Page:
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Orthologs of Transposase

Active site of Tn5 Transposase (Davies et al., 2000).

What is an ortholog...?

Genes with a common ancestor are known as homologs.  Homologs can be further divided into orthologs and paralogs. Paralogs are genes that are in the same or different species due to gene duplication events.  Orthologs are genes found in different species and whose divergence can be traced to the speciation events that gave rise to the different species (Sadava et al., 2008).

A review of the function of transposase...

Transposase (Tnp) is the enzyme responsible for excising and inserting donor DNA into a target DNA sequence.  Tnp recognizes specific DNA sequences, which tell it where to excise and insert.  Tnp nicks both the 3’ and 5’ ends of DNA and forms new phosphodiester bonds.  It is a multifunctional protein and contains a crucial catalytic region.  Within the catalytic region one or two divalent metal ions (either Mn2+ or Mg2+) help coordinate the nicking and bond formation.  In the Tn5 Tnp of E. coli three amino acids, aspartic acid, aspartic acid, and glutamic acid (DDE) ligand with the divalent metal ions. (Click Here For Further Review)

Transposase beyond E. coli...

If the DDE motif is mutated in any manner transposition does not occur.  Each amino acid residue is required perform every single catalytic step.  DDE is necessary for the catalytic action of Tn5 Tnp in E. coli (Peterson et al., 2002).  Thus, it would logically follow that the DDE motif is highly conserved across species…and it is.  A BLAST Protein Alignment (Figure 1) of the Tn5 Tnp of ten bacteria shows the DDE motif to be present across all ten species.  It also shows a highly conserved arginine residue.   While not part of the DDE motif, Arg does seem to play a role in the enzyme’s action.  If Arg is mutated, Tn5 Tnp function does not cease, but it does decline (Davies et al., 2000).

Figure 1. Sequence alignment of the Tn5 Tnp of multiple species. Note the red conserved residues including the DDE motif (NCBI).

Reznikoff et al. conducted a similar investigation of the Tn5 Tnp of E. coli.  They found (Figure 2) six additional species containing the DDE motif as well as other highly conserved residues, including a DTT motif, a DREAD motif, and a YREK motif.  Only the DTT motif has been shown to play a role in enzyme function.  It contacts the target DNA recognition end sequence (Reznikoff et al., 2004).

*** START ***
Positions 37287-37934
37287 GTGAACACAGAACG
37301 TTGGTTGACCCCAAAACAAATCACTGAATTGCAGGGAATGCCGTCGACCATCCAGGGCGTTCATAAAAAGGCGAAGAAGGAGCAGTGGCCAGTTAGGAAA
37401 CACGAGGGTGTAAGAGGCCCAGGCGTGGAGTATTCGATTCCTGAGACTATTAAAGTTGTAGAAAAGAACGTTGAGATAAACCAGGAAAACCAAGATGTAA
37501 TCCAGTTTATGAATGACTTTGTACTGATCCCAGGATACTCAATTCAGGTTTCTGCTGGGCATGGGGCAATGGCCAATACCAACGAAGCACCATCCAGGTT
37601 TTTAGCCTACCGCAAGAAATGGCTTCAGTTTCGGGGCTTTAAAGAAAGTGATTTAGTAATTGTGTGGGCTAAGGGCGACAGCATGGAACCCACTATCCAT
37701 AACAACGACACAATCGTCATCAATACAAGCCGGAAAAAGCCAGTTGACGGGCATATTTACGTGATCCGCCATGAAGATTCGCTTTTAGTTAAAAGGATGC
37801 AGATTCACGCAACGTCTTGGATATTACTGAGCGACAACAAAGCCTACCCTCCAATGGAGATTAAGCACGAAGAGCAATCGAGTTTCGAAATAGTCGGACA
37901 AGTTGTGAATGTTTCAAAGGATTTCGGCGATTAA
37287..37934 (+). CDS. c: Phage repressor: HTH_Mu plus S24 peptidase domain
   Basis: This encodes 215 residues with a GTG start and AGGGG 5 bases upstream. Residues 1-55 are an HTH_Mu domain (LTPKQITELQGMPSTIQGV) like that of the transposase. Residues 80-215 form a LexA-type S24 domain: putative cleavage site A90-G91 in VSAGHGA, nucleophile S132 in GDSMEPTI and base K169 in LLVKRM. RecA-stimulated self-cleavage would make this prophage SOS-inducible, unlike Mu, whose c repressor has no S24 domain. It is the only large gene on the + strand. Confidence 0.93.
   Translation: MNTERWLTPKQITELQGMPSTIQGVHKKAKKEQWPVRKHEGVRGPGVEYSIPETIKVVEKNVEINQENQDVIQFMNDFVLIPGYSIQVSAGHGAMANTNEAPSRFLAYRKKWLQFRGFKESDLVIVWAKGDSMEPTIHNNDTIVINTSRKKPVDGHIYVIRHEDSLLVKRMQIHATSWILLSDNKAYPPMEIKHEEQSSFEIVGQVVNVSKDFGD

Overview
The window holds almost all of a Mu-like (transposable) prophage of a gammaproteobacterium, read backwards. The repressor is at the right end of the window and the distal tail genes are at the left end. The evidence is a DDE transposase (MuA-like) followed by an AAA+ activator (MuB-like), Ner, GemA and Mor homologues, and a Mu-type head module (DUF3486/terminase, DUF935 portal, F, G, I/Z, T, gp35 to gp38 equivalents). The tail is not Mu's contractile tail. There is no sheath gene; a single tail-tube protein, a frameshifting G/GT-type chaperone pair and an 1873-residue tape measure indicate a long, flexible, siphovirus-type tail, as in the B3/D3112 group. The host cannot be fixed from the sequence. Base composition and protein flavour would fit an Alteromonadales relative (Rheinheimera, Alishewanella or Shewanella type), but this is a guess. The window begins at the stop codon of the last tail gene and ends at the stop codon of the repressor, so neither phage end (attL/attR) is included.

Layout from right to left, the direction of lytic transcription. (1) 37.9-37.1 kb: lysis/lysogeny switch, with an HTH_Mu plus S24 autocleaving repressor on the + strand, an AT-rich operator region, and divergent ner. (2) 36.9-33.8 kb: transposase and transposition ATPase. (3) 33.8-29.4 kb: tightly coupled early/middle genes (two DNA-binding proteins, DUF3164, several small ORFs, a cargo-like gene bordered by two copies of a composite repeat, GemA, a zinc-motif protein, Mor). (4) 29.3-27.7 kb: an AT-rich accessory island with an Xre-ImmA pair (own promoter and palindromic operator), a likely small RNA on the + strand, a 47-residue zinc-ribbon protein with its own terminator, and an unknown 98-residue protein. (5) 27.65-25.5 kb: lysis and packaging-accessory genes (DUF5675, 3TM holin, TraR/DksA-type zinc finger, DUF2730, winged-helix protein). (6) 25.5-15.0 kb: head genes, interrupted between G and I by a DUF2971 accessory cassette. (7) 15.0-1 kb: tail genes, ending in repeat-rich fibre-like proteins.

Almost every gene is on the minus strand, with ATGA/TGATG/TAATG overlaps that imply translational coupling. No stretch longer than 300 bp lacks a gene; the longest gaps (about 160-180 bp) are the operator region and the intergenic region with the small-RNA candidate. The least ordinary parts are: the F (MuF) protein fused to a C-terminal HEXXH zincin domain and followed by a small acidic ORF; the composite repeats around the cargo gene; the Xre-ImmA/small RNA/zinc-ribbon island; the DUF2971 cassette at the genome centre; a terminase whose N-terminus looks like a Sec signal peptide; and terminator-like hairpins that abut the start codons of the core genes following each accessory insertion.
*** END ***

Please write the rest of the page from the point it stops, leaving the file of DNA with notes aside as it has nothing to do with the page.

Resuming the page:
Figure 2. Sequence analysis of Tn5 Tnp's across species. Environ EAJ, EAK, and EAI are all organisms isolated in the Sargasso Sea Sequencing project. Tn5Tnp is from E. coli. Completely conserved residues are boxed and chemically conserved residues are shaded grey. Note the DDE motif in black (Reznikoff et al.,2004).

Other types of transposase...

Transposases are not limited to the Tn5 family.  There are multiple types of transposons within species and across species.  However a conserved domain is the DDE motif.  Tn3, Tn7, and Tn10 all have the DDE motif (Figure 3) as well as the phage Mu transposase, the integrases of HIV-1, RSV, and MoMLV, and the retrotransposons Ty3-2, Gypsy, and Copia (Ohta et al., 2002), (Bolland et al., 1996)

Figure 3. Sequence analysis of transposases, integrases, and retrotransposases. Note the DDE motif in black (Ohta et al., 2002).

In all of these cases, the conservation of the DDE motif shows the conservation of function.  The DDE motif is necessary for coordination with the divalent metal ion in order for the transposase to nick and insert DNA.  Within eukaryotes the DDE motif has been considered absent.  However, in the hAT class of transposons found in C. elegans and the housefly, a conserved DSE motif exists.  The S residue does not seem to be related to the catalytic function though.  Only mutations to the D and E residues prevent transposition (Michel et al., 2002).

Final Thoughts

Transposases exist beyond the Tn5 Tnp found in E. coli. They are present throughout bacteria, viruses, and eukaryotes. Also present seems to be a specific amino acid motif within the catalytic region. This DDE (or DSE) motif is necessary for the coordination with a divalent metal ion and the actual enzyme function. Thus, even as species have diverged this motif has been maintained within the different transposases. Even more important is the overwhelming number of different species with transposase. Such a high number show the evolutionary importance of jumping genes.


1. Bolland, S, Kleckner, N. 1996 Jan. The three chemical steps of Tn10/IS10 transposition involve repeated utilization of a single active site. Cell; 84 (2): 223-233. (PubMed)
2. Davies, DR, Goryshin, IY, Reznikoff, WS, Rayment, I.  2000 July.  Three-dimensional structure of the Tn5 synaptic complex transposition intermediate.  Science; 289 (5476): 77-85. (PubMed)
3. Michel, K, O’Brochta, DA, Atkinson, PW. Does the proposed DSE motif form the active center in the Hermes transposase? Gene; 298 (2): 141-146. (PubMed)
4. Ohta, S, Tsuchida, K, Choi, S, Sekine, Y, Shiga, Y, Ohtsubo, E. 2002 Nov. Presence of a characteristic D-D-E motif in IS1 transposase. Journal of Bacteriology; 184 (22): 6146-6154. (PubMed)
5. Peterson, G, Reznikoff, W. 2003 Jan. Tn5 transposase active site mutations suggest position of donor backbone DNA in synaptic complex. Journal of Biological Chemistry; 278 (3); 1904-1909. (PubMed)
6. Reznikoff, WS, Bordenstein, SR, Apodaca, J. 2004 Dec. Comparative sequence analysis of IS50/Tn5 transposase. Journal of Bacteriology; 186 (24); 8240-8247. (PubMed)
7. Sadava D, Heller HC, Orians GH, Purves WK, Hillis DM. 2008. Life: The science of biology. 8th ed. Sunderland (MA): Sinauer Associates; 1251 p.

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